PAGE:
A jazz musician and a church leader walk into a bar.
No wait, the jazz musician walks into a bar, the church leader walks into a church.
The jazz musician walks into a room with a band of misfits who will improvise on standard material. The church leader walks into a room with a team of experts who will play parts they’ve honed for years.
No wait, the church leader has the band of improvising misfits; it’s the jazz musician who has the team of experts.
I had the good fortune to study jazz trombone with Delfeayo Marsalis (yes, that Marsalis) in college. I also happen to serve in the rank-and-file leadership of a local Christian church as a “professional Christian.” From this vantage point, I’d like to call your attention to the overabundance of improvisation that takes place in our churches and share some insights that apply from what I learned studying jazz.
God-given talent is the beginning, not the end.
While it is true God has mercifully blessed each of us with unique gifts and abilities (1 Corinthians 7:7), calls us to use them as members of the local body (Romans 12:4), and is the giver of all good and perfect gifts (James 1:17), there is a misunderstanding about what these gifts are.
I serve as the weekend service coordinator at my church, and I once had a guitarist confess that he didn’t have the “gift of improvisation.” Improvisation is not a gift—it is a skill. I hate to burst that bubble, but folks like the Marsalis family, Stevie Ray Vaughn, or the members of the Second City comedy group have prepared most rigorously for the talent they now display.
In one lesson with Marsalis, I played a riff that I really liked. His response was, “Good start. Now play it in all 12 keys, moving through the circle of fifths. When you get back to where you started, go back through the keys through the circle of fourths. When you get that done, do it all again in minor.”
If that sounds like a lot of work, it’s because it is. Why so much work? So that I could actually use that riff in ANY song in ANY key at ANY time.
If you’d like to learn more about the surprising resemblance between natural talent and a lifetime of hard work, read Talent is Overrated by Geoff Colvin. (Here’s a one-sentence summary: Every world-class talent from the Beatles to Tiger Woods put in 10,000 hours of practice.)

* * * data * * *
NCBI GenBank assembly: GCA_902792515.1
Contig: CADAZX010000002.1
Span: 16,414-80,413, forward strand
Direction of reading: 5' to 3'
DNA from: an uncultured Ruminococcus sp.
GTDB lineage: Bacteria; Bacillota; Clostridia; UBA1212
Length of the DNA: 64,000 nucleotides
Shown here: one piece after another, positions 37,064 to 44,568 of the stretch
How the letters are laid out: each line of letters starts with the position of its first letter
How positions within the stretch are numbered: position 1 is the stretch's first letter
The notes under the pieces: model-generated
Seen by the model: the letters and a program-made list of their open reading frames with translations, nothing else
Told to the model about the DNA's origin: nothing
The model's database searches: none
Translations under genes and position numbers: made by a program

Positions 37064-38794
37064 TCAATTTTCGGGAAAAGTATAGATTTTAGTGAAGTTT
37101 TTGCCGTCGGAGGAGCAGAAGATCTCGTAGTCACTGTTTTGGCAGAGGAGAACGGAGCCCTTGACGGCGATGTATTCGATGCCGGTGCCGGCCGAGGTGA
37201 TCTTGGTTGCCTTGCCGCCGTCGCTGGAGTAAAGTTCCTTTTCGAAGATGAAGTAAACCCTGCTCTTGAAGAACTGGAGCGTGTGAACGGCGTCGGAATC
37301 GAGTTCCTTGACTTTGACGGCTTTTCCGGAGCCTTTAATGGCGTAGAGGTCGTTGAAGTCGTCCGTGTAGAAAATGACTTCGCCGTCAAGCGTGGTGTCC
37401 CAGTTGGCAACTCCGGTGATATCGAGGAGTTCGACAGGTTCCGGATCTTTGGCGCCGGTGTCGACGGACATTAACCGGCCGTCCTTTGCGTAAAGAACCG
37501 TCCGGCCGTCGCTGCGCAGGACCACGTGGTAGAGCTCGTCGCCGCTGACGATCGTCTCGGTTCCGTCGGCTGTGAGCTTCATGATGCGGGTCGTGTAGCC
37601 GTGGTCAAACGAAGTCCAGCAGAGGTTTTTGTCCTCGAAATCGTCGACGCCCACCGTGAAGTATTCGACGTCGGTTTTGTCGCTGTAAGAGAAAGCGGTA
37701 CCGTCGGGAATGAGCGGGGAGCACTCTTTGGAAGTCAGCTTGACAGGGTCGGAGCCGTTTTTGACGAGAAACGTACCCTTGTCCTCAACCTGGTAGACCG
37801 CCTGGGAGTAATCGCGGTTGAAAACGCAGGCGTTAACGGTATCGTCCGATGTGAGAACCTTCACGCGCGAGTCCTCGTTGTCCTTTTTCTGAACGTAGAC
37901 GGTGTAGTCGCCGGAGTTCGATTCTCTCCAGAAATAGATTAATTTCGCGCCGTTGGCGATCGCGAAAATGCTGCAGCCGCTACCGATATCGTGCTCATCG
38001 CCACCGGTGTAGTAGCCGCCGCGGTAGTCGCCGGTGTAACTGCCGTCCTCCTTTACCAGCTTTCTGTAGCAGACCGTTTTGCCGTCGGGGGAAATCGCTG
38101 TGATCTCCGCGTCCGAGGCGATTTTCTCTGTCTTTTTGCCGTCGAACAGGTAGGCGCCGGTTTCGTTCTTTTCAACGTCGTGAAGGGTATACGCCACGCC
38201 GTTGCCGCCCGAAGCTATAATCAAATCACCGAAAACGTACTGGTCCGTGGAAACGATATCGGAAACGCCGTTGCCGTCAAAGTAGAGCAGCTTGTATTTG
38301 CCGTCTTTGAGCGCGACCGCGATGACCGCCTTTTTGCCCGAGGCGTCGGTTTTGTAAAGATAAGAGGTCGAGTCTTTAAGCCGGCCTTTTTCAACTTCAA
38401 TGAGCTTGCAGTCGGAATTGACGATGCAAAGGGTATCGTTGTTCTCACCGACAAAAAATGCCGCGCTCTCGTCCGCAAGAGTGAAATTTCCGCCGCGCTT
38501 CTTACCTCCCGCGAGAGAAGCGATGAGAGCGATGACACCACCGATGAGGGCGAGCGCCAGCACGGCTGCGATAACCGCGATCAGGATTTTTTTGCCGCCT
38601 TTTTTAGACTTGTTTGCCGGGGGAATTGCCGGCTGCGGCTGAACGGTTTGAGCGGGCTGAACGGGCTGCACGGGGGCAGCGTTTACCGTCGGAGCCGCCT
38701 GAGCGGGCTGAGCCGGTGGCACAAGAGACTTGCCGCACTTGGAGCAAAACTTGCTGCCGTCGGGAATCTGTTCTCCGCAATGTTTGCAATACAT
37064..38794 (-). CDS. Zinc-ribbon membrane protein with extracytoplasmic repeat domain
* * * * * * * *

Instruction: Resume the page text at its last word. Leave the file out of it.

God-given talent is what you started with. It does not make you a professional. Honing that talent is what makes you a professional. If you lead your team by saying the same things you said when you started, then you need to develop. If you speak to the congregation the same ways and using the same jokes as you did last year, you need to develop. No one is ever done growing, and the world you work in is always changing.
You cannot both improvise and grow.
Somewhere out there is a visual artist who disagrees with my last statement. But I stand by it. You improvise out of the techniques, ideas, and abilities you already have. You cannot improvise a new technique, idea, or ability; you can only recombine what you’ve already done. New inspirations or approaches can only come from the outside.
I coach our worship leaders in what they say during our services. On weeks I don’t offer an outline or thoughts about how to link to the theme or topic, they each fall back into their own default mode. I suspect you do the same thing. I know I do when I pray at our rehearsals, unless I think about it beforehand.
Good orchestration leads to great improvisation.
I’m also our service timing Nazi. I really do keep track of how long our prayers are, how long Communion takes, and precisely when the preacher is (supposed!) to close. But I’ve learned that having good orchestration (a plan that tells which musician does what, and when) makes any improvisation better.
When something happens out of order or we have a technical gaffe, it is only because of the plan that our adept leaders are able to improvise around it well. Because the leaders know the plan, they know the goal, and their improvisations can successfully accomplish that goal, even when they don’t follow the plan.
Incorporating new service elements like testimonies, congregational readings, and Scripture recitations from the stage requires planning. Innovation is rarely improvised. The more you know your material and your options, the more innovative you’ll be able to be, and that includes how you improvise. Ideas you examine and then reject are just as valuable in developing your improvisation as those you execute verbatim. I primarily work in planning our services, but these concepts are just as applicable to how we lead our meetings, teach our classes, and develop our volunteers.
Improvisation can be rehearsed.
That sounds blasphemous, doesn’t it? But yes, the greatest touring jazz combos rehearse. The most famous jazz solos in the world were developed over years of touring. The rehearsals enable the whole team to nail their various elements so that they can combine them in new and interesting ways during the improvisational performance. Without rehearsal, the options are limitless and excellence is impossible. As ministry leaders, rehearsal may look more like trying out material in other ancillary ministries, or talking through the plan with our coleaders, but it is just as vital.
So let’s take the same steps as jazz musician on the way to our roles as leaders. These steps lead to professional improvisation. Hone your talent. Develop your repertoire. Orchestrate well. Rehearse.
See you at the bar. No wait—church.
Kyle Baker is a creator and composer living in Nashville, Tennessee, and serves as creative director at Harpeth Community Church in Franklin, Tennessee. His music can be found at kylejbaker.com; his ideas can be found at thinkingcreator.net.